Next is a featurette Jennifer’s Body: The Dead Pool (14:00). The focus here is on staging the showdown between Jennfier and Needy at an abandoned swimming pool. It’s pretty good, and fans will appreciate seeing how KNB’s effects were integrated with CG work, but most of the topics covered could have been the subject of their own featurette. As it stands, this feels really slight and superficial.
Next we have a cute Megan Fox PSA (0:40) that was used in the promotion of the film. As far as promotional materials go, this is one of the best I’ve seen since those Fight Club teasers.
I’d recommend skipping the Video Diaries (12:51) - fluffy, annoying behind the scenes clips framed with a ridiculously juvenile border made to look like doodled-on foolscap. Ugh.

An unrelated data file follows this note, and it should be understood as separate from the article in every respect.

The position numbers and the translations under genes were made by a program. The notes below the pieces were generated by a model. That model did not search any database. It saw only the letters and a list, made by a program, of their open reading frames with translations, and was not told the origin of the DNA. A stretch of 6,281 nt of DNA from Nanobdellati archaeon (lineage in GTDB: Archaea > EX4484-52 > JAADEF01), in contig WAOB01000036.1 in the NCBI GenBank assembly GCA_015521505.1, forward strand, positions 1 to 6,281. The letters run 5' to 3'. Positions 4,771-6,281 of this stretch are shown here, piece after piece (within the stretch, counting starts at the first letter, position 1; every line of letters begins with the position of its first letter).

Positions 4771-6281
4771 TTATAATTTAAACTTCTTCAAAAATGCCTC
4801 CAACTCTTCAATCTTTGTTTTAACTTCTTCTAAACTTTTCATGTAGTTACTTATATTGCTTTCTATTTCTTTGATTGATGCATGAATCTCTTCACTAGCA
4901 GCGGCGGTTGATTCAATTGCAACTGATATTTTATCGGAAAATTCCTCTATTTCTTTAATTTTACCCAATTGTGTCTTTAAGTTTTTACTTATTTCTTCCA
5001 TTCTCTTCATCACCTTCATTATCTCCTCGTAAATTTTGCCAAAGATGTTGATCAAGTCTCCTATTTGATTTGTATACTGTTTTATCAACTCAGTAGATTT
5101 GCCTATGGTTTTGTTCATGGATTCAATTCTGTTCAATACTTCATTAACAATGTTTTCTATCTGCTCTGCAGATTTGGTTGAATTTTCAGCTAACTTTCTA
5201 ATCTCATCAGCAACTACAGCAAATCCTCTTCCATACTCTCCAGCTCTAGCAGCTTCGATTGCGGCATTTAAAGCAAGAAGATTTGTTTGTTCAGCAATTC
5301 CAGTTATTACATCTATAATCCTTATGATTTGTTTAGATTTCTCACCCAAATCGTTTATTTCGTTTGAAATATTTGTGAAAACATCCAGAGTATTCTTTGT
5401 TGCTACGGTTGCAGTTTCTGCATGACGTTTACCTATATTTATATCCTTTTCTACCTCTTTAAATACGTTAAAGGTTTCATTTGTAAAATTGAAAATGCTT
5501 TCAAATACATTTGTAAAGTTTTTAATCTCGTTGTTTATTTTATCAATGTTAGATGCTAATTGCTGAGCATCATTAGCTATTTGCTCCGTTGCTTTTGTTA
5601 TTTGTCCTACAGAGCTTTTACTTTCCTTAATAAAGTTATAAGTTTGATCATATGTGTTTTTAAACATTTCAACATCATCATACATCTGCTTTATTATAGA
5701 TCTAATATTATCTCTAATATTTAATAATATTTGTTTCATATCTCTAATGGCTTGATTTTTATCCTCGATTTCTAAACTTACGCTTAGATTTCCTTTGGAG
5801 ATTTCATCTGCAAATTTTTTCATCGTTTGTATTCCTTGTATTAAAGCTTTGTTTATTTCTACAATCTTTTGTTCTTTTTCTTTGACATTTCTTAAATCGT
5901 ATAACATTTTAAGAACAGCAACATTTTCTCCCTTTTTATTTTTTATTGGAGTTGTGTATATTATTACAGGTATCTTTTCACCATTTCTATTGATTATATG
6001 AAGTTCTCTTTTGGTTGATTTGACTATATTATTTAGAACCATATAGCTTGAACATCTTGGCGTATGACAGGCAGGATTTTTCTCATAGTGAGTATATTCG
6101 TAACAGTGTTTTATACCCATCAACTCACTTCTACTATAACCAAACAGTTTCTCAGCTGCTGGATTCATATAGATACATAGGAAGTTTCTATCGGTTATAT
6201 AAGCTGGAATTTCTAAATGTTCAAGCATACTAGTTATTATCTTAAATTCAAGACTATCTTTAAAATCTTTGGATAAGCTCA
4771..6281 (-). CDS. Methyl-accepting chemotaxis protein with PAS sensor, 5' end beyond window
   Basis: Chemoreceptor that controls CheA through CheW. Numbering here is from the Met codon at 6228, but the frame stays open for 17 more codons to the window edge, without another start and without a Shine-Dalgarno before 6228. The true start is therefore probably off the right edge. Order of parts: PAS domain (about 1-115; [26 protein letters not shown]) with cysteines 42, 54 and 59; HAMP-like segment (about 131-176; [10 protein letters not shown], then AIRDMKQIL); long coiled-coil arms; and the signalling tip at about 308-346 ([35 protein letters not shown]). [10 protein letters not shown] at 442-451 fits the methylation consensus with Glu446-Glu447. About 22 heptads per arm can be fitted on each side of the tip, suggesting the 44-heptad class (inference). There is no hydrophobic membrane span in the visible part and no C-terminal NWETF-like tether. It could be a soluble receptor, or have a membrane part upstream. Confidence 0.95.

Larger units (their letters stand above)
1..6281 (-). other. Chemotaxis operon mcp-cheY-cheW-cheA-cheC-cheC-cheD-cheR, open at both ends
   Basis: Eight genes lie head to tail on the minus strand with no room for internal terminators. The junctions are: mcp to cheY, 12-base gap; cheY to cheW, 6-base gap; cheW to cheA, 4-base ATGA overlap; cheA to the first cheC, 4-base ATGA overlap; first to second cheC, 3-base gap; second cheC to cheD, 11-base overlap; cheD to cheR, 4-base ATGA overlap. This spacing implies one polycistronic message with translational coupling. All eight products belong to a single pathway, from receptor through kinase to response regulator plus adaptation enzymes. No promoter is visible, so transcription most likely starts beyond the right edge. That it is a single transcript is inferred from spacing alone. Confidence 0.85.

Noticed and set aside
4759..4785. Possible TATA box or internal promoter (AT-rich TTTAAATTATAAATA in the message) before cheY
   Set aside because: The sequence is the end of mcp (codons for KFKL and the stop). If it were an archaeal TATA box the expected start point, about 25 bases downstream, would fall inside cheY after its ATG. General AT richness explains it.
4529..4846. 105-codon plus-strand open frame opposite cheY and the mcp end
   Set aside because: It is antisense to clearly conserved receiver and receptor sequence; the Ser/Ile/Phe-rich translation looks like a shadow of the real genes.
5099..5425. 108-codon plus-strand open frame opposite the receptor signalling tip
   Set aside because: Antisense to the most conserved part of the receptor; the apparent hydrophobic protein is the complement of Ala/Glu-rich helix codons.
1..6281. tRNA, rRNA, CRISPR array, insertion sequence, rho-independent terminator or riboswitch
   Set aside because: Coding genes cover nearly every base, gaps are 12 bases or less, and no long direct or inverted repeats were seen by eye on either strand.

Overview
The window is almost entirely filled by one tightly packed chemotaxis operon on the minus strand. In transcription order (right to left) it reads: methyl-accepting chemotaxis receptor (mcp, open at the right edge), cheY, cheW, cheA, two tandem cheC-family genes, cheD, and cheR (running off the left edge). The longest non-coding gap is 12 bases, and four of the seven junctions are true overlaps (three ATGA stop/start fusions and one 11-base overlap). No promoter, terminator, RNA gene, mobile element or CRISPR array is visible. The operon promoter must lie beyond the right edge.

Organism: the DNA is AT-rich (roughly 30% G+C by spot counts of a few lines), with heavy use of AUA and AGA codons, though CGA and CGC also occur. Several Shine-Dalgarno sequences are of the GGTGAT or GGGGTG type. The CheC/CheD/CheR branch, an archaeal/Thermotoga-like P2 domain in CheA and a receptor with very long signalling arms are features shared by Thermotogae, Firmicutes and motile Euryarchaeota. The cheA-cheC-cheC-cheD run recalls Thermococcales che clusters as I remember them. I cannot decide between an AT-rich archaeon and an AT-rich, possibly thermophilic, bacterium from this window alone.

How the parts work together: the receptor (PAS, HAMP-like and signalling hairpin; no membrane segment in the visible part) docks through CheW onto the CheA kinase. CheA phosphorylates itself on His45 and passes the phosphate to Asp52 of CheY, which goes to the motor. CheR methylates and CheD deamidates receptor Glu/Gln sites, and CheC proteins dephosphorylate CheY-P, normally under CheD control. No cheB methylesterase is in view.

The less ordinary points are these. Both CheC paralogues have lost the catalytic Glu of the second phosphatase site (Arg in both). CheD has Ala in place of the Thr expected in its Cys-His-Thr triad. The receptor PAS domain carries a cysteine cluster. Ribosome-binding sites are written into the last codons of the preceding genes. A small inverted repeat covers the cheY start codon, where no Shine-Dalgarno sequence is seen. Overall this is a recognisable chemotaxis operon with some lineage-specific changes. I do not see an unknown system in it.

Megan Fox is Hot (0:56) is a Megan Fox highlight reel for people who don’t want to bother watching the actual movie, I guess. Useless.
Fox Movie Channel Presents Life After Film School (26:26) is probably the best extra of the bunch. A fairly in depth interview with Diablo Cody conducted by recent film school grads (or actors posing as film school grads) it covers the span of her career from being a copy typist at an ad firm to an Oscar winning screenwriter. Cody is fun to listen to and seems really down to Earth despite her hipster image.
Finally we have a collection of Deleted Scenes. Some of the included material is reinstated into the extended cut. Most was obviously cut with good reason though anyone bemoaning the fact that the feature is essentially nudity free will find the requisite tit shot here (not Megan or Amanda’s, sorry).